Immigration Practice News

June 2013 (Vol. 4, No. 4)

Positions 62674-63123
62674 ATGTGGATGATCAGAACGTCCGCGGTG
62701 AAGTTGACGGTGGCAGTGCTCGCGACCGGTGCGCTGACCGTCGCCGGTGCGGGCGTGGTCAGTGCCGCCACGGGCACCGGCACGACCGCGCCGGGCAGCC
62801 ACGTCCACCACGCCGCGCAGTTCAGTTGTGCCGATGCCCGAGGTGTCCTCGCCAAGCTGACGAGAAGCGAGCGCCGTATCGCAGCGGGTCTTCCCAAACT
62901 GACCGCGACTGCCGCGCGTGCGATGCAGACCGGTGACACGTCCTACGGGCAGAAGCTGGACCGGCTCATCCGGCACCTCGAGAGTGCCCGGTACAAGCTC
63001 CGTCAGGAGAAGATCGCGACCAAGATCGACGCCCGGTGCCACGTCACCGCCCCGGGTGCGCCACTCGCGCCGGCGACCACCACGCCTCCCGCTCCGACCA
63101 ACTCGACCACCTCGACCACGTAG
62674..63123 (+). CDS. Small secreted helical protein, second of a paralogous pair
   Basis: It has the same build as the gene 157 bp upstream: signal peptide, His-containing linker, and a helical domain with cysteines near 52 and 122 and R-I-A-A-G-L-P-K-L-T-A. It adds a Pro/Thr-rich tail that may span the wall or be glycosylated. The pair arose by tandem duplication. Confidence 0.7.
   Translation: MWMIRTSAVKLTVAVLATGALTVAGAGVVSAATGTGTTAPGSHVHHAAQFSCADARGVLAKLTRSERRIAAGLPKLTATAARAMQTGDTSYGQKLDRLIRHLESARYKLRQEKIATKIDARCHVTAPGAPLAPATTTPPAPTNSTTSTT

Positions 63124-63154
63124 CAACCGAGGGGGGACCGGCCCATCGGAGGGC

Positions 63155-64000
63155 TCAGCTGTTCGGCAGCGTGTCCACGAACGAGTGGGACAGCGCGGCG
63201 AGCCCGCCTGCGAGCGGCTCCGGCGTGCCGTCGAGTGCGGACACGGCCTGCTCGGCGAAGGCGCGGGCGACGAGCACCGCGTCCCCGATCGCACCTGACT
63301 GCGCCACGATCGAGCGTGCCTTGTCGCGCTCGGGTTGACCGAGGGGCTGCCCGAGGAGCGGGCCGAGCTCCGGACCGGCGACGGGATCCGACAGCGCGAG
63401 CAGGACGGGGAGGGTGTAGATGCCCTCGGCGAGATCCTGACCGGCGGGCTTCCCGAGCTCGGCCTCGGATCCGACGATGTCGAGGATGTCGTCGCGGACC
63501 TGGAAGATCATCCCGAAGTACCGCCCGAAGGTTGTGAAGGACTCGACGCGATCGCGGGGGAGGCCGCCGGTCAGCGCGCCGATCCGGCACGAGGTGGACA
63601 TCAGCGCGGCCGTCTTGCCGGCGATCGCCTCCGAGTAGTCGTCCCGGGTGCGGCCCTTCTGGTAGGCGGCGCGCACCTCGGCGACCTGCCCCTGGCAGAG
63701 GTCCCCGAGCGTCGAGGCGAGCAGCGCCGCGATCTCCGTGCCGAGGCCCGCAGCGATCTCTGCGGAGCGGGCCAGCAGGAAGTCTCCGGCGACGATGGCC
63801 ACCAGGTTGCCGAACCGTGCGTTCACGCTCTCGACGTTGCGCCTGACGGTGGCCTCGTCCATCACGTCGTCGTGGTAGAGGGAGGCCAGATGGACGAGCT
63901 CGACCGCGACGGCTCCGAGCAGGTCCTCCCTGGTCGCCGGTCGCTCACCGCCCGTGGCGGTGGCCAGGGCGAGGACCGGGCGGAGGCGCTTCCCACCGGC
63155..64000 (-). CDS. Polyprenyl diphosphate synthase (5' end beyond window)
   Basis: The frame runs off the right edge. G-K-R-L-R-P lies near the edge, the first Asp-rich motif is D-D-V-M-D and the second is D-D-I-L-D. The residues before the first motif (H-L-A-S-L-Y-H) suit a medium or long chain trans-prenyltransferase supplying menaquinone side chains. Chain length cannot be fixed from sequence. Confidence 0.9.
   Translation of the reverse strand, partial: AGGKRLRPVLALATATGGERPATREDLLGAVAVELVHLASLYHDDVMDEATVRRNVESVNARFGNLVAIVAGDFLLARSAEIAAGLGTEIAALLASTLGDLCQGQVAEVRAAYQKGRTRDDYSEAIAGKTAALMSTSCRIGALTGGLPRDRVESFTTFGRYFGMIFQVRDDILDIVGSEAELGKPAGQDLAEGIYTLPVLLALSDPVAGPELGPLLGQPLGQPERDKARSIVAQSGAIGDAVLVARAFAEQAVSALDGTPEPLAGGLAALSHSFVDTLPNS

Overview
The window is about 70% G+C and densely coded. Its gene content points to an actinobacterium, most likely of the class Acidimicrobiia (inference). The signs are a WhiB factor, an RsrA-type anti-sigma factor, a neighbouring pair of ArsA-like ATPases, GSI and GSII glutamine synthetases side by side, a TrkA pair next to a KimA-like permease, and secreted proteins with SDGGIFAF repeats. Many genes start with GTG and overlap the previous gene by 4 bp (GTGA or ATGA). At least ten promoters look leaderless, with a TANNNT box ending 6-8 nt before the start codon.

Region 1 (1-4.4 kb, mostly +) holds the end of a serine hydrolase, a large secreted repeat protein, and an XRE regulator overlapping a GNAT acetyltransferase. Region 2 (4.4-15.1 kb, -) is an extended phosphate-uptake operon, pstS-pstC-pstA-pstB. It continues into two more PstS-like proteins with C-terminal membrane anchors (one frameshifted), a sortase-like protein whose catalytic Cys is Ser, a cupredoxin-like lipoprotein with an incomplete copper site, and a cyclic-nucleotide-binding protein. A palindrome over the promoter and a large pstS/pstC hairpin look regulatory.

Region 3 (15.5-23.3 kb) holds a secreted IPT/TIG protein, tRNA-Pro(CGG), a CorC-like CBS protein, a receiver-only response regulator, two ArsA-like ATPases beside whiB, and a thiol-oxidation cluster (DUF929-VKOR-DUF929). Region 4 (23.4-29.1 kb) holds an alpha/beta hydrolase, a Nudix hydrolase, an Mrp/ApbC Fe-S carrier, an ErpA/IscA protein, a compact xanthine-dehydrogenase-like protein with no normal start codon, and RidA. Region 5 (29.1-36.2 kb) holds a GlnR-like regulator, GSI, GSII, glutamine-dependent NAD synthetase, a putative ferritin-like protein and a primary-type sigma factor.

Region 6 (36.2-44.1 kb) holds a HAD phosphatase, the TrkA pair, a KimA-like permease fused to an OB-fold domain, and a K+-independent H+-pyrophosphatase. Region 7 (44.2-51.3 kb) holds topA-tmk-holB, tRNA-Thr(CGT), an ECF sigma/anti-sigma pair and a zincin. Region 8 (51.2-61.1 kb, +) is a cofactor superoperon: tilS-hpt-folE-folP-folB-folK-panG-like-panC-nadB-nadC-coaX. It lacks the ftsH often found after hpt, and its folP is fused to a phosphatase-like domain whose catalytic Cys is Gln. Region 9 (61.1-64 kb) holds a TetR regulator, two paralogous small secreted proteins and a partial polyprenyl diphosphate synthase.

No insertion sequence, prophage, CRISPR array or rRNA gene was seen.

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How Immigration Lawyers Can Avoid Bar Discipline by Brian Tannebaum N otice that the title didn't say "How Immigration Lawyers Can Avoid Bar Complaints." Avoiding them is near impossible for the immigration lawyer. If a client doesn't get a visa or worse, gets deported, they often want to, or have to, file a Bar Complaint. The only thing immigration lawyers can do is protect themselves from the complaint becoming more than just sour grapes that is summarily dismissed. I have seen many complaints against immigration lawyers. The typical complaint against an immigration lawyer involves a bad result. The problem comes in when the bad result is due to sloppy practice. The number one reason any lawyer receives a Bar Complaint is lack of communication. I know, you have a lot of clients. They call all the time, and they ask the same questions. You don't have the answers so you start avoiding their calls. They're late on their bill, so you don't call them back. You called them three times but got their voice mail, so you gave up trying to talk to them. "THE NUMBER ONE REASON ANY LAWYER RECEIVES A BAR COMPLAINT IS LACK OF COMMUNICATION." When the client complains to the Bar that you failed to communicate, the Bar will look at you and ask for proof. The lawyer will normally say "I spoke with that client 100 times." Instead of it coming down to your word against the client's, consider doing one or more of the following: • When the client calls, have the file available. Have a sheet in the front of the file that is only for tracking communication with the client. Write down "spoke with client," even if you're not keeping track of time. • Send more letters advising the client of upcoming interviews or court FOR MORE ON ETHICS: How to Walk the Ethical Line— Being Less Stressed Out (Podcast) Purchase > hearings. Even if the client is in good communication by phone, always follow up in writing. • Have a client intake sheet that states how the client wants to be contacted. It's not just mail or phone anymore. Many clients prefer email or even text. This not only helps you to better communicate with the client, but also provides back up for when the method of communication becomes an issue. Communication is not only about informing the immigration client about dates and case status, it's also about making sure the client understands the process and legal ramifications of any act or decision. This brings me to the second issue for Bar Complaints—the immigration client saying they didn't understand what you as the lawyer were doing or to what they had agreed to. Often times things are told to clients in court or in quick conversations. Most immigration clients are seen as "vulnerable" as they often don't understand not only the law of the United States, but our customs and procedures. Don't hesitate to send a follow up letter, and even title it as a "letter of understanding," meaning that you tell the client to send the letter back signed acknowledging that they've read it and understand the contents. The third way to avoid a Bar Complaint is to make sure you don't miss any deadlines. There are enough bells, dings, pop-up warnings, and other technological ways to make sure you know when things are due. Use them. The worst Bar Complaint you'll get will be postmarked from the client's country of deportation. Talk, write, keep track, and be compliant. Defend yourself as well as you defend your client. Brian Tannebaum is the Managing Partner of Tannebaum Weiss, P.L. in Miami, and represents lawyers statewide in Florida Bar Admission, Grievance Defense, Sanctions, and Contempt matters. www.aila.org 3

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